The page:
We also spent quite some time WWOOFING in the Marlborough Sounds, the rugged coastline of the region. It houses the Queen Charlotte Track and has marine life in abundance: dolphins, seals, penguins… you will definitely see some of them when spending time near the water in the Sounds.

4) Milford Sound

Sailing through the remote Milford Sound is like sailing towards the end of the world. The landscape here is so rugged, mystical, magical, dramatic and most of all absolutely breathtaking. Yes, we just had to use so many adjectives to try to fully describe just how incredibly beautiful Milford Sound really is. The mountains rise so steep and so high out of the dark water, it almost gets a bit intimidating! According to Maori legend, Milford Sound was the last place on earth the gods had created. After this they stopped creating since this was just the most beautiful place on the planet.

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Just look at how tiny the boat is in comparison to those faraway mountains!

You can drive or take a bus right to Milford Sound, but you could also hike the Milford track. This will take about four days and has been described as ‘the finest walk in the world’. Hiking, driving or even flying, one thing is for sure: when you arrive at the waterfront, you should definitly go out on the water. Be it in a kayak or a cruise, that is all up to you, but sailing between these mountains is almost a magical moment that you just can’t miss.

5) Stewart Island

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Wherever you hike around this island, you will get to see gorgeous sights such as these.

Last but not least on our list is Stewart Island. Although it is a tiny island on its own, we really want to include this on the list. Take the ferry from Bluff near Invercargill, one of the most southern cities in the world, and enjoy the barely populated Stewart Island. You can go for some nice nature hikes here and immerse yourself in the relaxing atmosphere. But that is not the only thing that makes Stewart Island so special. This place is one of the best spots in New Zealand to see the rare, flightless, nocturnal Kiwi’s in the wild. The Kiwi is the national bird of New Zealand, the inhabitants of the country even call themselves Kiwi’s! Seeing one is difficult, but you will have your best shot right here on Stewart Island. Not only is it the best spot in the country to spot a Kiwi, but also to see the magical Southern Lights. We sadly didn’t get to see them, since it was too cloudy, but we have seen the Northern Lights back in Iceland and we can definitely say that seeing such lights dancing in the sky is a magical moment we won’t ever forget.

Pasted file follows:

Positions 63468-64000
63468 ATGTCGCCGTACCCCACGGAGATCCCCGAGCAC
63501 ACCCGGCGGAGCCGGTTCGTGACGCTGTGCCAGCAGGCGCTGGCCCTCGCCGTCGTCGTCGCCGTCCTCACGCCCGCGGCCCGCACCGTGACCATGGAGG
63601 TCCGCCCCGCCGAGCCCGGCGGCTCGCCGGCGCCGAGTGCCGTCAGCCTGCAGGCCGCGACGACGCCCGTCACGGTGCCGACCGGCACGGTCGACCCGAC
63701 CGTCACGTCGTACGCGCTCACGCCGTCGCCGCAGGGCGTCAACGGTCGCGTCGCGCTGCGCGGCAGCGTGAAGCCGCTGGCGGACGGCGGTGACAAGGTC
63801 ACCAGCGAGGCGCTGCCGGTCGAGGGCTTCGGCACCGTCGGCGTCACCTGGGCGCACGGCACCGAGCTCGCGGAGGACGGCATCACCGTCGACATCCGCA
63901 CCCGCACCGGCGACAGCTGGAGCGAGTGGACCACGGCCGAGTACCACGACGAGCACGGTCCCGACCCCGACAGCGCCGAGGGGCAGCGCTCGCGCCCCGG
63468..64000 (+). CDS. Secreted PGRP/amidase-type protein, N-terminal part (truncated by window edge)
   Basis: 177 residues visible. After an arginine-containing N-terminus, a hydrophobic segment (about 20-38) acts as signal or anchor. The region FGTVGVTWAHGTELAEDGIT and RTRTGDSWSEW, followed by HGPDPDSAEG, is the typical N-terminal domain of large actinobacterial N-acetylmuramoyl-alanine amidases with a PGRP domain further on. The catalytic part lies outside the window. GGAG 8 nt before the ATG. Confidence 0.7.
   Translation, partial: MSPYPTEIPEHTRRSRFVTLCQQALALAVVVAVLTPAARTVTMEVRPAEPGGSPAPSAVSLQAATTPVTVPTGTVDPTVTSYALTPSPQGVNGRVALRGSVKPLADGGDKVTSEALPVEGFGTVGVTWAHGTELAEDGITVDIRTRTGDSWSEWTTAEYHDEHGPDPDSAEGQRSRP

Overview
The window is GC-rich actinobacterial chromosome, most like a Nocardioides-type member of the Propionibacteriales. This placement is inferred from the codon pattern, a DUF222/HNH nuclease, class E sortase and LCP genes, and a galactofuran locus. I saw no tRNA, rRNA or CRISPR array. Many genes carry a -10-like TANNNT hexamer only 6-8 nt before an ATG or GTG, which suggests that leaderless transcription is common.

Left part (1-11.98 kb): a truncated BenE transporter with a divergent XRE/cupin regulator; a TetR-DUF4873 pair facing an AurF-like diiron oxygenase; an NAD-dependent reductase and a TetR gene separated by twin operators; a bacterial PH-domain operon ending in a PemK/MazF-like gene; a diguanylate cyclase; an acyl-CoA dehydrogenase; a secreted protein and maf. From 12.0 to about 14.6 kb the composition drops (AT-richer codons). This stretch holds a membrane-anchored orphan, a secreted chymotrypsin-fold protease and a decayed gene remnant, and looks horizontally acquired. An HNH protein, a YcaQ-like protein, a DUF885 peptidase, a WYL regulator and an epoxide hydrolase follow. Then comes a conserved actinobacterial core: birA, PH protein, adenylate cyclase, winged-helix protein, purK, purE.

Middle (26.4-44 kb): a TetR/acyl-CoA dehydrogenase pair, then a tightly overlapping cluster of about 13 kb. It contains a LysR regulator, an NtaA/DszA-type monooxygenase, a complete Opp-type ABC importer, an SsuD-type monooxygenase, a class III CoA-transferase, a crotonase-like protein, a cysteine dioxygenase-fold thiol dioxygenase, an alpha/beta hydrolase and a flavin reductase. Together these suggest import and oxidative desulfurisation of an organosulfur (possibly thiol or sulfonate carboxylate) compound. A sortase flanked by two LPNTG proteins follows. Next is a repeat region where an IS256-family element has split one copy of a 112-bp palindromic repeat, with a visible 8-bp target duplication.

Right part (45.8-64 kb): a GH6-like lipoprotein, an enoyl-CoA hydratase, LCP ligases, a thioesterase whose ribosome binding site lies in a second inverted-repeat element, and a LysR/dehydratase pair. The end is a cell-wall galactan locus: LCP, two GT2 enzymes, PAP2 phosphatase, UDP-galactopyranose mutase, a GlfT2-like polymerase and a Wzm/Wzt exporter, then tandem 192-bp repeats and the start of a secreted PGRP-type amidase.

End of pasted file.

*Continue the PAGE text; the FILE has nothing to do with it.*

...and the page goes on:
Of course there is much, much more to see and discover on the South Island and it is all simply incredible. If you would like to discover more of the country, make sure to check out our Instagram or some of our YouTube videos!

17 thoughts on “South Island Sightseeing

  1. I love all the places on the list here…I love both North and South Island but I’ve got to say that the South Island pulls me in just a little bit more than the north because of all the nature all around,..:)

    Liked by 1 person

      1. I will visit in winter next time because I feel that the South Island is more beautiful in winter…I was there during spring/summer. It’ll be much much more colder but I think I can deal with it for a short visit..haha

        Liked by 1 person

    1. Sounds like you are in for a great tip! Definitely visit Queenstown as you can basically do anything there ranging from a gorgeous hike, a ferry around Milford Sound to doing a bungy, haha! Definitely go winetasting somewhere as well (Marlborough Region is great for that) as the wine in New Zealand is great. Hope you guys will enjoy your trip! We certainly did 😊

      Liked by 1 person